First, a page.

HIS STORY: Skeets hints that both he and Booster are outsiders in time and that he has uncommon information about Superman's origins. This would seem to indicate that Booster or Skeets knows Superman's secret identity, one of the most closely guarded secrets in the DC Universe.
Page 15, panel 2
Following a discussion about the appropriateness of Booster's enjoyment of 1960s music, Skeets reveals that Booster should appear as a 20-year old man in 1986, suggesting that people should believe that he was born in 1966. Booster also demonstrates that his costume is not a unitard, but a separate shirt and pants.
Page 15, panel 4
HIS STORY: Booster admits that he has no Social Security Number or Birth Certificate. Could this mean that in the future there is no longer need for such documentation?
Page 16, panel 3
FIRST APPEARANCE: First appearance of Booster's mother and sister (as pictures in a holographic globe).
Page 19, panel 2
PRODUCT PLACEMENT: First appearance of the Boostermobile, a red Brysler-Booster Mark IV from Brysler Motors. The Booster mobile is a red sports car with blower, spoiler, open top, and a special recess and control panel for Skeets in the rear. The word "Booster" and a Gold Star appear on the side. On the next page, the Boostermobile is described as accelerating from 0 to 60 mph in 6.2 seconds and traveling a quarter mile in 12.3 seconds. Its top speed is about 135 MPH (217 KPH).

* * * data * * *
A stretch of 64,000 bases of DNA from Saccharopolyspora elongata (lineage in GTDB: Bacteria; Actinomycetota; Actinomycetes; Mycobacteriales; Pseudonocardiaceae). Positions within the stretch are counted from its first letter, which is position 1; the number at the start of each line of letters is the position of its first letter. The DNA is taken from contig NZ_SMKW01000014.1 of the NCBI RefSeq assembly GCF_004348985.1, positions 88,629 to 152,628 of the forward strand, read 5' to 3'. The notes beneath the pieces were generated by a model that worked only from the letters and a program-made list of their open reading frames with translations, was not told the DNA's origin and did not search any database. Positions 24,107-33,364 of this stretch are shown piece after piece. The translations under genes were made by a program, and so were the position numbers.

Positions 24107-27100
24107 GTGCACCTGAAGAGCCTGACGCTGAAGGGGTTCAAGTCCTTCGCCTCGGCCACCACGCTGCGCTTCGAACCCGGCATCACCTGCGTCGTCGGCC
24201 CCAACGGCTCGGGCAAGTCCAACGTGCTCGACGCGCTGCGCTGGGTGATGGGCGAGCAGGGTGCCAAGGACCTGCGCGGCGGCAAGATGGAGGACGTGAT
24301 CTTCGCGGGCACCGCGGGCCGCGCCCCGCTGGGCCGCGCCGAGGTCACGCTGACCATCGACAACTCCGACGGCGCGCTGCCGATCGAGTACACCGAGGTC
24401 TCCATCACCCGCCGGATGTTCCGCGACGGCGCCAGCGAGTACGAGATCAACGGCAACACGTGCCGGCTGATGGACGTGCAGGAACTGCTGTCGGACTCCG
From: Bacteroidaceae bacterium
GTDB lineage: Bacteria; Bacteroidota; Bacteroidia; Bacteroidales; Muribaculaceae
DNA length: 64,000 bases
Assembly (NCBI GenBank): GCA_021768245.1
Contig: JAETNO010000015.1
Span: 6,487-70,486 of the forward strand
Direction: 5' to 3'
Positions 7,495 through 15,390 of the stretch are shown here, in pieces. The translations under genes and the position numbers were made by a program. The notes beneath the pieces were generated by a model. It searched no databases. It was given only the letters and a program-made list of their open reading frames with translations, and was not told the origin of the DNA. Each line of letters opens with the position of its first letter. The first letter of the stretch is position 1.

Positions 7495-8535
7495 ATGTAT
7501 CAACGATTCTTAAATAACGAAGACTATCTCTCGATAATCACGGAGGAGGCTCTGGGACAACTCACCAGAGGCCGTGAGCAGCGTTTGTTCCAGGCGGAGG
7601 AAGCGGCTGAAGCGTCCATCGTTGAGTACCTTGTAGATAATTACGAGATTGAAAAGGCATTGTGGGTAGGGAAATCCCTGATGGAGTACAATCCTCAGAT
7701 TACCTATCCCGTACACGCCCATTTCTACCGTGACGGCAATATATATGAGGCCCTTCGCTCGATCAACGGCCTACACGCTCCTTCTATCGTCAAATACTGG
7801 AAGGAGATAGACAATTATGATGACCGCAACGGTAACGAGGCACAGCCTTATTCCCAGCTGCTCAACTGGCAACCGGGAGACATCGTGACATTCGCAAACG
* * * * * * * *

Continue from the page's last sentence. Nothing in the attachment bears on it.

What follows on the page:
Page 19, panel 3
FIRST APPEARANCE: First appearance of Jeremy Brysler of Brysler Motors. Brysler Motors is clearly based on American automobile manufacturer Chrysler Corporation which was founded in 1925 by Walter Percy Chrysler, Time Magazine Man of the Year in 1928. Jeremy Brysler bears more than a passing resemblance to Walter Chrysler.
Page 21, panel 6
HIS STORY: Booster admits that he doesn't have a driver's license, a logical extension of having no citizenship documents or fingerprints on file. Do they still drive cars in the 25th century?
Boosterrific Review: Marking time between the conclusion of the previous story arc and the introduction of the next, this issue is an unfortunate hodgepodge of elements. Mr. Twister is a completely forgettable terrorist who unfortunately holds the first half of this issue hostage in a story of routine super heroic adventure. (When the most interesting part of the story is the apparent death of the hero, you know something is wrong.) The rest of this book is a much more enjoyable investigation of the relationship between Booster Gold's supporting cast, Booster's mysterious origins, Booster's mysterious nemesis (Senator Ballard), and the introduction of the inimitable Boostermobile. In any other book featuring a flying hero, the inclusion of a personalized car would be considered a gimmick. In Booster Gold, it is an inevitable highlight.
Boosterrific Rating: Gold Standard.
Average Fan Rating: (2 votes)
About average for a BG comic, but I always loved the Boostermobile, and I agree with Boosterrific, it's not a gimmick so much a comic highlight.
Not a bad issue but a transitional one and while the run of the mill terrorist does little for the issue, the interplay between Booster and the cops helps redeem it.